After being assigned to Company A of the Third Armored Division’s 1st Medium Tank Battalion, Presley completed basic training by June.
The event inspired three teenage girls; sisters Donna and Pam Crunk, and their friend, Jan Cox, to record – as The Threeteens – Dear 53310761.
1965 – A nationwide TV audience watched live video from Ranger 9 as it fell from a height of 1,468 miles – at a speed of nearly 6000 mph—and purposefully crashed into the Moon within the crater Alphonsus.
Ranger’s six cameras sent back more than 5800 video images during the last 18 minutes of its 3-day journey, the last of the Ranger Project.
1984 – Academy Award nominated actor Sam Jaffe died of cancer at the age of 93.
While some will remember him for his role as Dr. David Zorba on television’s Ben Casey, others will recall his brilliant film career.
He was nominated for the Academy Award for Best Supporting Actor for his performance in The Asphalt Jungle, and is also remembered for other outstanding performances such as the title role in Gunga Din, the High Lama in Lost Horizon, and Simonides in Ben-Hur.
He appeared in other classic films such as 13 Rue Madeleine, The Day the Earth Stood Still, and The Accused.
1989 – One of the nation’s worst oil spills occurred when the supertanker Exxon Valdez ran aground on a reef in Alaska’s Prince William Sound and began leaking 11 million gallons of crude.
Direct contact with the oil slick killed at least 140 bald eagles, 302 harbor seals, 2,800 sea otters, and 250,00 seabirds within a few days. The spill contaminated 1,300 miles of coastline
Captain Joseph Hazelwood, who was widely reported to have been drinking heavily that night and thereby contributing to the disaster, was not at the controls when the ship struck the reef. He was accused of being intoxicated but he was cleared of the charge at his 1990 trial after witnesses testified that he was sober around the time of the accident.
Hazelwood was however, convicted of a lesser charge, negligent discharge of oil (a misdemeanor!), fined $50,000, and sentenced to 1,000 hours of community service.
Exxon spent over $3.8 billion to clean up the site, compensate the 11,000 residents, and pay fines. But it could have been $4.5 billion more.
The Alaskan courts ordered Exxon to pay $5 billion in punitive damages in 1994. After 14 years of lawsuits and appeals, the U.S. Supreme Court ruled that Exxon only owed $507.5 million.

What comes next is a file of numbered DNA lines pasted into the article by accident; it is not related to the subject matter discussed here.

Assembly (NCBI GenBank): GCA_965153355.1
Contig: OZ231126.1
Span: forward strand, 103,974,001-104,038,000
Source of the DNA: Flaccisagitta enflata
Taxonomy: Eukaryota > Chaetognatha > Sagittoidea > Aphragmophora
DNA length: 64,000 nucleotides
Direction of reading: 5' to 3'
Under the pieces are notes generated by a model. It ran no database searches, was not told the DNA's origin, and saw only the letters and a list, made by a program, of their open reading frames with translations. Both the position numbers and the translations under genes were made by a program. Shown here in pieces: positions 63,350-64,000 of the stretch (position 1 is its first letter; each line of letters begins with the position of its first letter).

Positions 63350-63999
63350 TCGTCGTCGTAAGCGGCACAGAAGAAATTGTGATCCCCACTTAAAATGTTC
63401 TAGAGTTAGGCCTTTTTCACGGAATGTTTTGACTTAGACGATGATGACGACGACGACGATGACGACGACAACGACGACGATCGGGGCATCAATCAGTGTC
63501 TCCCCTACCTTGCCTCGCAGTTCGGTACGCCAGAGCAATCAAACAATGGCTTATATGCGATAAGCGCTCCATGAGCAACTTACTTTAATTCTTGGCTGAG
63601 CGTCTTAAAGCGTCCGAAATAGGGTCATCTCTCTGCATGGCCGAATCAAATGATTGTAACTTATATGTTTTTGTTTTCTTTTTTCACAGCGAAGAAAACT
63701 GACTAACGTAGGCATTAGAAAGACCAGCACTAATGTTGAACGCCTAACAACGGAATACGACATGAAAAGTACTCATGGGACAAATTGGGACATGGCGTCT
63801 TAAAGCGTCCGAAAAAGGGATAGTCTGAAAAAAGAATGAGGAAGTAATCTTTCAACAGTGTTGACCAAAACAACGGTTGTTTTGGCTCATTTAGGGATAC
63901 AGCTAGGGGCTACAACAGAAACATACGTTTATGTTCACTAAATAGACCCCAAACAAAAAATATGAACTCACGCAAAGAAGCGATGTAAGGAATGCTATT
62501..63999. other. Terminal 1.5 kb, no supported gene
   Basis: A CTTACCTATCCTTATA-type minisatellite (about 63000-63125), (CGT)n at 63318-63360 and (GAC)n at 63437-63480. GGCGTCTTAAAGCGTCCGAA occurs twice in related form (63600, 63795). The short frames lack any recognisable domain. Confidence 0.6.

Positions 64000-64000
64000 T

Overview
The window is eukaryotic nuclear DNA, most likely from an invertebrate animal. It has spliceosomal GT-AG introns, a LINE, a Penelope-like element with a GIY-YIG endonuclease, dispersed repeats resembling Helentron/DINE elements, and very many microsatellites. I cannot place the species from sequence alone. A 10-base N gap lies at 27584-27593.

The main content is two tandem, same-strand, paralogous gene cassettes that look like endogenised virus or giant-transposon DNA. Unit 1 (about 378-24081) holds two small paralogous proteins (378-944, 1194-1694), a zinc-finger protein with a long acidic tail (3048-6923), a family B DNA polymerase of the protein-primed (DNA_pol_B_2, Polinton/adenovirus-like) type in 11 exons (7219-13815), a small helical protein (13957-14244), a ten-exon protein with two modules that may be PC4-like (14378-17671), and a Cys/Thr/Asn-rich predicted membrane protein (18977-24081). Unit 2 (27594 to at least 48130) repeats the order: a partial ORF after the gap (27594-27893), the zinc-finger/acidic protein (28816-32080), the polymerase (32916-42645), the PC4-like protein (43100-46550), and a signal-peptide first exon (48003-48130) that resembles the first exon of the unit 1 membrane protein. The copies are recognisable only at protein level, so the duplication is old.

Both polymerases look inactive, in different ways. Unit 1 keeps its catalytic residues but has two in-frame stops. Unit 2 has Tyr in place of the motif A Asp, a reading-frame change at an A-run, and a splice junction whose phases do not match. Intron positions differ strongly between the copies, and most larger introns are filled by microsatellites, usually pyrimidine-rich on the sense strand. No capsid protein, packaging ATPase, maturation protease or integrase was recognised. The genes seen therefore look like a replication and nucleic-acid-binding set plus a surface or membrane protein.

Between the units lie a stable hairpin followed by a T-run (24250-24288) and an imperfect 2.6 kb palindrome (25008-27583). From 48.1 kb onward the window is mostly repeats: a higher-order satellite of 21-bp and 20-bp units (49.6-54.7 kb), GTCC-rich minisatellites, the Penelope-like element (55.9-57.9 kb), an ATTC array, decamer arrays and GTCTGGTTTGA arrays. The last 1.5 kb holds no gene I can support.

A 2014 video…
2002 – At the 74th Academy Awards, A Beautiful Mind won 4 Oscars, including Best Picture and Best Director (Ron Howard).
Denzel Washington was the second African-American to win Academy Award for Best Actor (Training Day), following Sidney Poitier for 1963’s Lilies of the Field, Halle Berry became the first African-American performer to win a Best Actress Oscar (Monster’s Ball).
2008 – Neil Aspinall died of lung cancer at the age of 66.
His career path was not at all typical.
A school friend of Paul McCartney and George Harrison, he was hired by the group as their road manager, which basically included driving the group to their gigs in his van, both day and night. Eventually he was promoted to become their personal assistant.
Following the death of Brian Epstein in August 1967, there was a vacuum in the management of the Beatles’ affairs. They asked Aspinall to take over as Chief Executive of Apple Corps in 1968.
In the early 1990s, Aspinall became the executive producer for The Beatles Anthology and continued to advise the surviving Beatles, as well as Lennon’s and Harrison’s estates.
He supervised – very successfully – the marketing of Beatles music, music videos and merchandising until his retirement in 2007.
2010 – Actor Robert Culp died of a heart attack at the age of 79.
In a career spanning more than 50 years, Culp was best known for his work in television; I Spy, Trackdown, The Greatest American Hero, a recurring role on Everybody Loves Raymond, and hundreds of guest appearances in both comedies and dramas.
His film work included PT 109, Bob & Carol & Ted & Alice, and Sunday in New York.
2012 – Actor/comedian Garry Shandling died from a pulmonary embolism at the age of 66.
He was best known for It’s Garry Shandling’s Show (1986-90) and The Larry Sanders Show (1992-98).
Shandling began his career writing for sitcoms, such as Sanford and Son and Welcome Back, Kotter, before launching a stand-up comedy routine.
A talent scout from The Tonight Show Starring Johnny Carson booked him to appear as a guest in 1981. Shandling substituted for Carson on a regular basis until 1987 when he decided to focus on his own television programs.
Compiled by Ray Lemire ©2020 RayLemire.com / Streamingoldies.com. All Rights Reserved.